Hot water is a luxury that RVers should never take for granted. From showering to truly cleaning your dishes, it’s essential to your overall RV hygiene. When considering an upgrade to a tankless RV water heater, you must know the advantages and disadvantages of this water heater type.
What is a Tankless Water Heater (and How Does it Work?)
Traditional water heaters boast a storage tank that fills with water from your fresh water tank or when you’re connected to city water. That water is then heated using a propane burner or an electric heating element, which can sometimes take as long as 30 minutes before you can enjoy a hot shower. Tankless water heaters work a little differently.
Tankless RV water heaters, also known as on-demand water heaters, heat your water instantaneously, eliminating the need for a storage tank. When you open a hot water fixture in your kitchen sink or RV shower, cold water runs through a heat exchanger powered by propane gas. This design allows them to deliver constant hot water without you waiting for water to be heated in a tank.
Benefits of Tankless RV Water Heaters
Here are a few of the advantages of tankless RV water heaters:
- Increased energy efficiency because there’s no heat loss from standing water.
- Reduced risk of spillage and decreased potential for RV water damage.
- No waiting for your water heater’s tank to heat up.
- Longer life expectancy than standard water heaters.
Disadvantages of Tankless RV Water Heaters
While they’re a great option for some, some RVers still swear by their standard water heater because tankless RV hot water heaters can:
- Waste a lot of water before hot water is dispensed.
- Only operate on propane gas.
- Require complex retrofitting if you don’t do your research to find a compatible model.
Many newer models have worked out the original kinks related to water consumption and energy usage, but it’s worth knowing about these potential downsides when deciding if a tankless hot water heater is right for you.
How to Choose a Tankless RV Water Heater
Before you get overly enamored with the idea of hot water on demand, there are a few key things you’ll want to consider:
You’ll want a ballpark figure of your water usage before you begin shopping for a tankless water heater. Here is a quick reference for the average water consumption of RV appliances:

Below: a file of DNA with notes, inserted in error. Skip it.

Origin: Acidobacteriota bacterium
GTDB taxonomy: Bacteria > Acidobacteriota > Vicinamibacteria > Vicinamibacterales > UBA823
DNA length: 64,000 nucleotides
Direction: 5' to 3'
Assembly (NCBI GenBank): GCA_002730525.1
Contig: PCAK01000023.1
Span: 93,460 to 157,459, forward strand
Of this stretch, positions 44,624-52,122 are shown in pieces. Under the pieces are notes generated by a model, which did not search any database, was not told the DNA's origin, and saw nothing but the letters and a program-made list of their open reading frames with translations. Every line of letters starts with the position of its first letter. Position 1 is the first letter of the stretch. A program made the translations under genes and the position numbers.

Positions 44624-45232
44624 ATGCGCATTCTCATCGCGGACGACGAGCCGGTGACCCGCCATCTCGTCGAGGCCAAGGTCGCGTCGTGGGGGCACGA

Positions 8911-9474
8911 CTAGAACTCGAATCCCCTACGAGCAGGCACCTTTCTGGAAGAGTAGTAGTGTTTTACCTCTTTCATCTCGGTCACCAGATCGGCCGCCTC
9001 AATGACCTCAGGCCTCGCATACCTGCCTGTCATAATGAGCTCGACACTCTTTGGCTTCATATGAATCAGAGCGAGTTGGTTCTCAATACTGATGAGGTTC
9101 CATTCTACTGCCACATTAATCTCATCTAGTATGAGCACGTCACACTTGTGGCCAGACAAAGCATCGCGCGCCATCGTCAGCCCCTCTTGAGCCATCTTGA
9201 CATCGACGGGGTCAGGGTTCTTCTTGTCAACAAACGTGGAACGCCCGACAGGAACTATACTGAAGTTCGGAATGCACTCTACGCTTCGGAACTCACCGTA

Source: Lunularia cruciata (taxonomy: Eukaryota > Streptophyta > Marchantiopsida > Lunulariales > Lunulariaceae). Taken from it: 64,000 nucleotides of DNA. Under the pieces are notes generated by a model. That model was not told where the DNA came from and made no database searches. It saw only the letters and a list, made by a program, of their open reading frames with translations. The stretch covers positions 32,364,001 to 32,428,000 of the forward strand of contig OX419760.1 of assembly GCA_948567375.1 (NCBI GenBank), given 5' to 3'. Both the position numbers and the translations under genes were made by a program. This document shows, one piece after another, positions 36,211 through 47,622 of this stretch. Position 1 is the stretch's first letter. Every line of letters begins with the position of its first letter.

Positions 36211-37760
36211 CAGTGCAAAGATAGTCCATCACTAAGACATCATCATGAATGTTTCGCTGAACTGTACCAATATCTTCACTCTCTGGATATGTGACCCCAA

- Toilet: ~0.8 gallons per flush
- Bathtub: ~2-4 gallons per minute
- Shower: ~1.5-3 gallons per minute
- Kitchen Sink: ~0.5 gallons per minute
- Dishwasher: ~4-6 gallons per cycle
- Washer: ~8-20 gallons per load
When choosing a regular water heater, you’d consider how often you might use these appliances in one day. With a tankless water heater, the more important question is how often you think you might use multiple appliances simultaneously.
Tankless RV water heaters can provide an on-demand water heating capacity from 1.5 to 6 gallons per minute, depending on the model. Compare and contrast models to meet your water usage demands.
While one of the benefits of a tankless water heater is that it requires less storage space, you still need to ensure compatibility with your RV. Some models are meant to be retrofitted in the same space that housed your old water heater.
This is the simplest solution, and the Suburban Nautilus On-Demand Water Heater is a good example of a tankless water heater designed to replace standard Suburban water heaters. Retrofit kits are available from most manufacturers to help with a safe, aesthetically-pleasing installation.
Because you’ll need to safely disconnect propane and shut off your RV’s electricity to install a tankless water heater, you may want to schedule a service appointment for this RV upgrade.
Service technicians will ensure proper installation location and adherence to all codes and regulations regarding proper water heater ventilation. If you occasionally RV in locations that drop below 32℉, ask your RV performance specialist about installing an antifreeze kit with your new tankless water heater.
Speaking of freezing temperatures, you should know that winterizing your RV will change if you upgrade from a standard water heater to a tankless model. A basic winterizing process uses air to blow out water lines, but there will always be a small amount of water left behind.
That water will destroy a tankless water heater if temperatures drop below 32℉. If you have a tankless water heater or hydronic heating system and bring your RV to a Camping World Service Center to be winterized, you should receive the Deluxe Winterize package.
That package requires technicians to pump RV antifreeze through your entire freshwater system to displace water and protect your unit from freeze damage. It’s a more costly service, but it helps you avoid even larger repair costs if you winterize your RV improperly.
Additionally, the bypass valves on your standard water heater should be removed when retrofitting your RV with a tankless model. These valves serve no purpose for a tankless design and can sometimes lead to confusion if you’re winterizing your RV at home.
Electric or Gas? Is There Even a Choice?
Standard water heaters can be set to use LP gas or an electric heating element to heat your water. These models utilize a 1,400-watt electric heating element that produces around 6,000 BTUs per hour (BTUs are British Thermal Units).